Completely unrelated but kind of cute photo
Which do you want first? Ok, the bad news: We had appointments for our first dose of the COVID-19 vaccine scheduled for 3 PM this afternoon. Last night the State Department of Health sent us text messages stating that due to the impending snow storm our appointments were cancelled. Rats!
This large storm is all over the news. It is touted as one that affects millions and millions of people. (When did they start tallying how many are affected by snow, rain, hurricanes, etc.) We had about an inch of snow overnight. The big storm is supposed to hit here about 3 PM dumping up to 9 inches they say.
Oh yea, the good news. This morning we called the information number for vaccine scheduling. First we found out that after our appointments today were cancelled that we went to the back of the line. We were able, however, to get scheduled for next week on the 23rd. We will have to go to an adjoining county’s hospital, about a 20 mile drive. (The soonest we could get in our county was March 15th.)
So we’re losing 8 days, and don’t yet know which vaccine, Pfizer or Moderna, so we don’t know about timing the second dose. We had made reservations at an RV park in Florida based on our first appointment date, but may have to change them. Time will tell.
Well, I guess you don’t have to look quickly at all. But have a look at our Roadtirement green beans and lettuce.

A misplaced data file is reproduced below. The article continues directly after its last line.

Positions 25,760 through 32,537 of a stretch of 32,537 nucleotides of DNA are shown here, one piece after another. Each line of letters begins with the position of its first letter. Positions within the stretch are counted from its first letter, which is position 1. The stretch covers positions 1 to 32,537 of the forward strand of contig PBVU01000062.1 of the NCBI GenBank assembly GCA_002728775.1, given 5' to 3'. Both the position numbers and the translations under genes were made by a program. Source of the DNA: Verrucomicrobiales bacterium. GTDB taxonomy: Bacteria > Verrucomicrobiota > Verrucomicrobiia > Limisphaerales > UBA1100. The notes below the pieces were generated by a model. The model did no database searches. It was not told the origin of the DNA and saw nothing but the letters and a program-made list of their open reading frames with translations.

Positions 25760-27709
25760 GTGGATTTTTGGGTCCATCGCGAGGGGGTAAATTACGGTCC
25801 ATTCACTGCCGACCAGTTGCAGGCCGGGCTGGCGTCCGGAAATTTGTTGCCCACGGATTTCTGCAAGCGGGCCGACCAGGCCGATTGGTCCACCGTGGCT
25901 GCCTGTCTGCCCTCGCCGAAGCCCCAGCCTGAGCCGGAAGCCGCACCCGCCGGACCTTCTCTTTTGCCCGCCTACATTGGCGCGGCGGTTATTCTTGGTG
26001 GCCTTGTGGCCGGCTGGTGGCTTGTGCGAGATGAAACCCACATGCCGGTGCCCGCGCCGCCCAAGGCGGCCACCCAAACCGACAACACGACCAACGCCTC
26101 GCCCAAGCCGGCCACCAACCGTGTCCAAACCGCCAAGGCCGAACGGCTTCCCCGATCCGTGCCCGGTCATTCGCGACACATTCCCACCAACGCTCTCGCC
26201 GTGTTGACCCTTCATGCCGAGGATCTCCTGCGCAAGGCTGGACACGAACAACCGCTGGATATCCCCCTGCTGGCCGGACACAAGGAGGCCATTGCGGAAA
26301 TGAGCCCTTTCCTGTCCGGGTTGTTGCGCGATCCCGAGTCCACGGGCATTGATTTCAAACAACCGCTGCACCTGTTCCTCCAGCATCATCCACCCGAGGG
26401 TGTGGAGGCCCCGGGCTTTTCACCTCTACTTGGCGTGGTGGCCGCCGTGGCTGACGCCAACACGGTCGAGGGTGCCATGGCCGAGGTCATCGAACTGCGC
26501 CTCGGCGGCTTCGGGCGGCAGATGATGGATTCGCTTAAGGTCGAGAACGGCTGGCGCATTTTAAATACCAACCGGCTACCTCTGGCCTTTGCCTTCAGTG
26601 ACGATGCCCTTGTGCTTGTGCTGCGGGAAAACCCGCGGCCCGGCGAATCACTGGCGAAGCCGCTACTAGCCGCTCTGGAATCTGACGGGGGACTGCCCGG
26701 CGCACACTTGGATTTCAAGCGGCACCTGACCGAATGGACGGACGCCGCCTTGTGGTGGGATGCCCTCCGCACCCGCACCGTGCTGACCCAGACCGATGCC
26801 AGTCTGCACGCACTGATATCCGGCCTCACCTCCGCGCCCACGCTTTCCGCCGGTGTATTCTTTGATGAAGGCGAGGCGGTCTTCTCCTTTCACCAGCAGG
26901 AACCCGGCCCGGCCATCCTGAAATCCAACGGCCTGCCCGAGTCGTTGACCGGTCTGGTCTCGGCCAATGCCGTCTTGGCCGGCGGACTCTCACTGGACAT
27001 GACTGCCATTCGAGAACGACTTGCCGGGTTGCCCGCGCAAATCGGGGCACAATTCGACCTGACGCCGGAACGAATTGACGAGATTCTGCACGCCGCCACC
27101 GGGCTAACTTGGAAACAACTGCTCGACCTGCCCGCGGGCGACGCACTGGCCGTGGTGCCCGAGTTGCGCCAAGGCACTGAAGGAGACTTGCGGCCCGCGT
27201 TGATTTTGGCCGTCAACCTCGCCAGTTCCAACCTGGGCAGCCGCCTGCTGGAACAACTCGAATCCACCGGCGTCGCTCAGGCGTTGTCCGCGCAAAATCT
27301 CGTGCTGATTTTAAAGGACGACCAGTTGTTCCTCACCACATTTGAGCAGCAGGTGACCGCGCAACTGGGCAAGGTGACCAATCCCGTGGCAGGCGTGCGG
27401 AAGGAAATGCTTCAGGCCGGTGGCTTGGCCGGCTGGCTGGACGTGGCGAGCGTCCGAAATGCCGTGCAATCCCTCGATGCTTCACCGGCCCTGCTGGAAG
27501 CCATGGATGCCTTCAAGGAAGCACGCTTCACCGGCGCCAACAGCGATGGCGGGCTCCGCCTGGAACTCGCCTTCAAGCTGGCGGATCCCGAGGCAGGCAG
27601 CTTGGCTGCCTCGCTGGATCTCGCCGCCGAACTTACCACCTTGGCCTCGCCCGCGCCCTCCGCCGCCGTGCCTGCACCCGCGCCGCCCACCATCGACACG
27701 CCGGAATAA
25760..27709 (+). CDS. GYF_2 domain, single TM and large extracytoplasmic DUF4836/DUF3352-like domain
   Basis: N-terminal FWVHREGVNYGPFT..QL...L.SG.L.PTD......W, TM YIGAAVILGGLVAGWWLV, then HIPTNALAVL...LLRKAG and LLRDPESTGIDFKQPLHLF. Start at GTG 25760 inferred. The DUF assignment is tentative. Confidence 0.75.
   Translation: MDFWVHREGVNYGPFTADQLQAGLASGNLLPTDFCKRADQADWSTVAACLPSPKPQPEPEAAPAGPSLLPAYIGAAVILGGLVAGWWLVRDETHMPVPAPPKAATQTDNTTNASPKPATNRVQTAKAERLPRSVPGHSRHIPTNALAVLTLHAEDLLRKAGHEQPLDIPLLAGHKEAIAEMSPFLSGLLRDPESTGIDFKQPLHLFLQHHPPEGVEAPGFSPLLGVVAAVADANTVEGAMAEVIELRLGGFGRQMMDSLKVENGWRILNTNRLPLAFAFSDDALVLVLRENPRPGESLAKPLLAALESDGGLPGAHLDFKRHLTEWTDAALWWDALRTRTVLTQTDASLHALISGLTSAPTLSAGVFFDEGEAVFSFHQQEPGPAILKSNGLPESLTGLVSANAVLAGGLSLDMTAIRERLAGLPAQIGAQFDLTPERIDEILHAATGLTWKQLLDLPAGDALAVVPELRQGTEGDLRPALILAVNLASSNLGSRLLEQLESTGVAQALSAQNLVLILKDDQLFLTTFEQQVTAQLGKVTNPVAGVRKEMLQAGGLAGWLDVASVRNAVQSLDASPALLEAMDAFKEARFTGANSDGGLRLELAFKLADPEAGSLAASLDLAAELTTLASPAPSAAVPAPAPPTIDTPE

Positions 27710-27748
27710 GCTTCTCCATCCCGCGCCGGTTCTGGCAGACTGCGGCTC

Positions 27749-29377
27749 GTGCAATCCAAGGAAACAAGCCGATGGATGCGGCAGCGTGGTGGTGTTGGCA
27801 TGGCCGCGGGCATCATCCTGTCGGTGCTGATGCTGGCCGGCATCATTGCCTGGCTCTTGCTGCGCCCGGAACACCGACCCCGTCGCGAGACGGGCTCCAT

With the COVID-19 shutdowns, stay at home orders and our desire to not catch this virus, Sher and I and our son decided that this year we’d try growing some different vegetables in our garden plot. We also increased the size of our garden. So far we have harvested lettuce three times for use on sandwiches. Yummy! And as you can see, the green beans have put on flowers and getting ready for the beans to grow.
We have been watching the live coverage by mostly free lance journalists of the protests occurring all over the United States.
The YouTube video embedded below is from JacobSnakeUp’s channel with archived live coverage of protests. This one displays several different streams at once from different media folks, and is coverage from yesterday, June 27th. He streams these live just about every night. We would not have known that protests are still going on to such a degree had we not found his live stream.
I was enjoying sitting outside with a cup of coffee in the backyard this morning. Beautiful sunny day, temps approaching 80, and a lot of birds to watch at the feeder.
Then this young squirrel decided to join the birds in the yard. He hopped around for quite a while, and was still there when I went in. In the foreground is the Black Cherry sapling that we got from the DNR giveaway trees program. We are fortunate to have a nice yard where we can watch the wildlife and have space for gardening.
Remember to keep doing the things that keep you safe!
If you’ve been following along with some of the projects Roadtirement has been working on during our COVID-19 stay safe at home time, you will know that mulching has been a big part of our flower garden design. (Whew, what a long sentence!)
Herbs and wildflower starts on an old stump
Still needing a bit of grass/weeding work, but close to done
Our son has been such a great help in toting bags of mulch and spreading same. The herbs are doing very nicely, and seem happy to be on the remains of an old trees stump. Sher spread some wild flower seeds on the rich soil on the sides of the stump, and several seeds have already sprouted.
The past few days have been very productive in Roadtirement’s garden and landscape project list. The primary task list included preparation for, and placing of a mulch base for the flower garden. Our son did most of this work.